Author Topic: Trying this one last time - Where can I find that delicious cheese used in NY?  (Read 16153 times)

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Offline Hobbs

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I've cheated on Miss Grande so many times....only to come back to her loving embrace.


Offline Zing

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Yet another wholesale distributor, based in Nassau County, NY:

C & F Foods Company, Inc.
30 Gordon Drive
Syosset, NY 11791

Their trucks advertise their "Papa Moozzi" mozzarella cheese. Probably wholesale only.

Offline chasenpse

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Sorry, I don't have the experience to be able to tell one what the better brands are. However, I would like to try the Krohn and Galbani loaf cheese. Krohn has been discussed on this forum in other threads. Galbani foodservice was marketed as a premium cheese by Lactalis, before they put the Galbani name on all the Sorrento products in the supermarket. This video sparked my interest back in 2012:

For all I know it is rebadged Sorrento Buffalo (NY), but if you watch the other old "Galbani Tales" videos on the Lactalis Culinary channel you get the impression this is a premium line of cheeses.
Man this video brought back a lot of memories. A lot of drunken stupers ended up with a slice of cold cheese pizza :-D Great idea in the moment, not so fun the day after.
If Tetris has taught me anything, itís that errors pile up and accomplishments disappear.

Offline amiart

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So when it became one company which companies product won over, the superior/premium one or the inferior ?

Offline David Esq.

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I grate a blend of: fresh mozzarella, reggio parmigano and provolone, and I get a flavor that really knocks my socks off. I live in New York and, for the most part, prefer my own pizza to the pizzeria pizzas.

Offline Arctic Pizza

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I grate a blend of: fresh mozzarella, reggio parmigano and provolone, and I get a flavor that really knocks my socks off. I live in New York and, for the most part, prefer my own pizza to the pizzeria pizzas.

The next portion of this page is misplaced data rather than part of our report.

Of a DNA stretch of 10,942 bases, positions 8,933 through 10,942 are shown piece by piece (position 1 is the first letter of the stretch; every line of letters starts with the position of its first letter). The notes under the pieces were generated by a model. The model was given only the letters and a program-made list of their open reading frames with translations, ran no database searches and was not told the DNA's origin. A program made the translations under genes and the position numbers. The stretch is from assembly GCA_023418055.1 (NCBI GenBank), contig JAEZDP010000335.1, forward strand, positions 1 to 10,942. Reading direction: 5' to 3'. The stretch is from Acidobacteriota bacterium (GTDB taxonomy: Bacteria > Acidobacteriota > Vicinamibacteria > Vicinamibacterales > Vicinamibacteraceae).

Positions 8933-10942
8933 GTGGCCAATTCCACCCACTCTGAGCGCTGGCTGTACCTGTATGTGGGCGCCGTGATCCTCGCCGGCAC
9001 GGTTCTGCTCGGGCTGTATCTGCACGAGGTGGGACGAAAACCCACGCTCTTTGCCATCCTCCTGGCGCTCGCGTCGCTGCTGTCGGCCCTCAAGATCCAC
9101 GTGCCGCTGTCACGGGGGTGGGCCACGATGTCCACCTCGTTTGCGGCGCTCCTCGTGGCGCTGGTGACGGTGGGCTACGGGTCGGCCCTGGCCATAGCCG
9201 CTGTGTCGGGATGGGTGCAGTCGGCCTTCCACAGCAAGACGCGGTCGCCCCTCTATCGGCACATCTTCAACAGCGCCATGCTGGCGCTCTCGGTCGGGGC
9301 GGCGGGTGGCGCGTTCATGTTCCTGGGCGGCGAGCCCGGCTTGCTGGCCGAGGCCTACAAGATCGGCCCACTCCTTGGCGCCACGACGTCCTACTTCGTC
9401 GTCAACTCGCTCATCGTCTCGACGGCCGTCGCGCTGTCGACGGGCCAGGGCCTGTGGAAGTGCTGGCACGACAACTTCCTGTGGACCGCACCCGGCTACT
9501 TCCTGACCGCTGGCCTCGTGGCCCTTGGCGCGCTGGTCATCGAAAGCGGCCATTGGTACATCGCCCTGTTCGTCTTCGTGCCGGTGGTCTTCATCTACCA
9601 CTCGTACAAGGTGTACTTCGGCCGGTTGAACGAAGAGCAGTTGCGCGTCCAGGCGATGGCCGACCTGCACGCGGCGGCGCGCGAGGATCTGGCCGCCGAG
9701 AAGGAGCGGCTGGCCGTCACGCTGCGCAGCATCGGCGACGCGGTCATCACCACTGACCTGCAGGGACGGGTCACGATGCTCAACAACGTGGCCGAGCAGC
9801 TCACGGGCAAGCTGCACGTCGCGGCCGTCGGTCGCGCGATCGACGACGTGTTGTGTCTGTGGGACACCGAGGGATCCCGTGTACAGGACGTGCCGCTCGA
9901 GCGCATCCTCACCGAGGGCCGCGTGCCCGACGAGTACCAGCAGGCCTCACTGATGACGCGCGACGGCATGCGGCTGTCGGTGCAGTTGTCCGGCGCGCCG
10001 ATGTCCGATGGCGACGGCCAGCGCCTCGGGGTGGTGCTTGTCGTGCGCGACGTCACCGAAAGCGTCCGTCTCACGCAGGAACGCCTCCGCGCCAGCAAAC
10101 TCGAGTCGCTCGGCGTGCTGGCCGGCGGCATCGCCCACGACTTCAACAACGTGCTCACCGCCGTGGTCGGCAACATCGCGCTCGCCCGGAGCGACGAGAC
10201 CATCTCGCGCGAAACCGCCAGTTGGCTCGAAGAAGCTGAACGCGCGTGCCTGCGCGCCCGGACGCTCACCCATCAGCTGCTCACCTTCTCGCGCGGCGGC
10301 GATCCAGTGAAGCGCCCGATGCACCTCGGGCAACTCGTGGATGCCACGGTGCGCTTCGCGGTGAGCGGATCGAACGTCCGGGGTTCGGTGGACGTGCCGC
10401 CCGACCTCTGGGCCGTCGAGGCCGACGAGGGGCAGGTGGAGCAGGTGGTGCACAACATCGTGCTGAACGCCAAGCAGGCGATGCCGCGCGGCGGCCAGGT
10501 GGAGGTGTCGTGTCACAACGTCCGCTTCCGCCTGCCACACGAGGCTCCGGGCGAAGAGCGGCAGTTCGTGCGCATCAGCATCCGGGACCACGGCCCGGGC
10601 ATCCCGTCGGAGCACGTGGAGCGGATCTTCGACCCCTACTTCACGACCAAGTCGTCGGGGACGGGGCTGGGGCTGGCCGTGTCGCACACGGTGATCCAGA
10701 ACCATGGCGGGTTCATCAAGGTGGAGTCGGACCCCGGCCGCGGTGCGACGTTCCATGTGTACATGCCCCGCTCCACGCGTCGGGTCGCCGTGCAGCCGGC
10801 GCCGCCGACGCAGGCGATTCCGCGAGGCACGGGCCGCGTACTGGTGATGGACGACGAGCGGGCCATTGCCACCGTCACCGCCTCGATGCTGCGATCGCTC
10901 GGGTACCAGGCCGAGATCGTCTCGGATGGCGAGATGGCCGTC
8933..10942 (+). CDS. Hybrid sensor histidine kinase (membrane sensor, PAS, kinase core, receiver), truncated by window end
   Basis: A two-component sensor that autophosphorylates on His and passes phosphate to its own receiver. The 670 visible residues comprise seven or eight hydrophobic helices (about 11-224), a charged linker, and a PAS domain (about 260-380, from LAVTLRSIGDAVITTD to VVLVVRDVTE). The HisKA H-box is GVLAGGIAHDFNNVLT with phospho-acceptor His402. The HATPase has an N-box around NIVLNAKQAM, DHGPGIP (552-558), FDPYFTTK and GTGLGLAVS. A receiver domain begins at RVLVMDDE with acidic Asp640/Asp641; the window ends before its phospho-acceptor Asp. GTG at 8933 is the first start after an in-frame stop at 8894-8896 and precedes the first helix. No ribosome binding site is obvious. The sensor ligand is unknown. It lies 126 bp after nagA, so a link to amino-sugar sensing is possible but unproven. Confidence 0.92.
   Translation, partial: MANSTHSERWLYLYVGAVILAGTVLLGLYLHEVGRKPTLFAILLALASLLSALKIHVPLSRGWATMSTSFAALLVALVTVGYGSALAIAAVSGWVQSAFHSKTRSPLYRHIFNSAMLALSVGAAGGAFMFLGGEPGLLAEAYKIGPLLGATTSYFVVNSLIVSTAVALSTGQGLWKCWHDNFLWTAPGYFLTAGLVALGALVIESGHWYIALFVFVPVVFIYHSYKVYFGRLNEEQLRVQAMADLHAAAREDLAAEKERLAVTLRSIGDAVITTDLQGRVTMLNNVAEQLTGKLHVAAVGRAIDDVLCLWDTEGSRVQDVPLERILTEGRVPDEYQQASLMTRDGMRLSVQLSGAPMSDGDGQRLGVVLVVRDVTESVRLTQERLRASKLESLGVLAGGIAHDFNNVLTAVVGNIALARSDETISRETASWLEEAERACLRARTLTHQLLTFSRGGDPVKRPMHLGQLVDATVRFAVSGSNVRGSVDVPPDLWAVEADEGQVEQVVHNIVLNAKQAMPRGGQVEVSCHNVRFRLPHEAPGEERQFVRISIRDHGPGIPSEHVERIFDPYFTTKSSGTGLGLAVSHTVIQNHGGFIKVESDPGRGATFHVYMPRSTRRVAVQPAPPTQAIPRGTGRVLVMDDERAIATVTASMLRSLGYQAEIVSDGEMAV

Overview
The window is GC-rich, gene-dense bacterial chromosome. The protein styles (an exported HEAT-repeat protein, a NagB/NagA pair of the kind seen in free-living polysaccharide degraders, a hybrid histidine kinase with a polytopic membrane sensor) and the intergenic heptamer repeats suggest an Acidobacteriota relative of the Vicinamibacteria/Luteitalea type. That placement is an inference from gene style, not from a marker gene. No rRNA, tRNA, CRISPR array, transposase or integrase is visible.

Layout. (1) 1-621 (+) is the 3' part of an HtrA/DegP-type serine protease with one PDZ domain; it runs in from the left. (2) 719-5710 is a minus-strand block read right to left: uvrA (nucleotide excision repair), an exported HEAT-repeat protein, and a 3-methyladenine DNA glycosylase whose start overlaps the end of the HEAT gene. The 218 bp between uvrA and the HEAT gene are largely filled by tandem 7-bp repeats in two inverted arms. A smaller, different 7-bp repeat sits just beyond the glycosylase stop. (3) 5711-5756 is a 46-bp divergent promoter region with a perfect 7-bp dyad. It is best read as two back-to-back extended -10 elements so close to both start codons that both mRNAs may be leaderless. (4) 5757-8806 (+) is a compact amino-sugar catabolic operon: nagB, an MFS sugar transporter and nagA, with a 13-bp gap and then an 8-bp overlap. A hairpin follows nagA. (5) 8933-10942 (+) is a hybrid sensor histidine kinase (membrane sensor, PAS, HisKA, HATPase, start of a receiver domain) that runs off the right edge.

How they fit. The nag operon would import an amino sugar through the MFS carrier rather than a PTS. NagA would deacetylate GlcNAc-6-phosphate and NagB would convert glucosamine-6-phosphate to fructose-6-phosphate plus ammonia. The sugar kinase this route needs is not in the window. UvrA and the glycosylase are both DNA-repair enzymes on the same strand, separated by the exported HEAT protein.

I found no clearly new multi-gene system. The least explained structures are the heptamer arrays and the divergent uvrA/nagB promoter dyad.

I have also found using 3 cheeses such as your combination of cheeses works really well.  I don't know what has happened to US cows in the past 20 years, perhaps the feed they eat switching from grass to mostly grain pellets, and/or pasteurization process, but the low moisture whole milk mozzerellas have significantly less flavor and butterfat % than the past so I cut in more of some other cheeses for flavor.  I made a pie today with buffalo mozzerella, grande low moisture, and freshly grated 18 month sharp imported reggiano parmegianno and it has a great flavor.

btw, even Cheese Wiz brand changed.  I remember watching a show on Philly Cheesesteaks, and the owner of one of the famous steak joints was complaining that his customers were saying the Cheese Wiz didn't taste the same anymore.

« Last Edit: November 10, 2014, 04:15:54 PM by Arctic Pizza »

Offline David Esq.

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I don't use low moisture mozzarella. Just the stuff that comes wrapped tight in an 8-16 ounce ball.  Sometimes it is moister than others, but never is it as dry as the poly-O low moisture cheeses I've seen.  Not really sure why that cheese is used but I expect it has a lot less flavor than the fresh mozzarella.

Offline Arctic Pizza

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I don't use low moisture mozzarella. Just the stuff that comes wrapped tight in an 8-16 ounce ball.  Sometimes it is moister than others, but never is it as dry as the poly-O low moisture cheeses I've seen.  Not really sure why that cheese is used but I expect it has a lot less flavor than the fresh mozzarella.

I add a mix of low moisture and fresh buffalo mozzerella, which I prefer over fresh cows milk mozzerella along with reggiano, reason for the addition of low moisture is to add a textural balance to the fresh mozz as I like to bake at extreme temperatures and the fresh mozz will break down too quick.   Low moisture like polly-o or grande imparts little flavor but gives it nice tooth.

Offline JD

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I add a mix of low moisture and fresh buffalo mozzerella, which I prefer over fresh cows milk mozzerella along with reggiano, reason for the addition of low moisture is to add a textural balance to the fresh mozz as I like to bake at extreme temperatures and the fresh mozz will break down too quick.   Low moisture like polly-o or grande imparts little flavor but gives it nice tooth.

Do you add the fresh buffalo mozzarella to make NY street pizza, or the Neo-NY you've been talking about? It seems counter-intuitive to put any fresh mozz on "typical" NY style.
Josh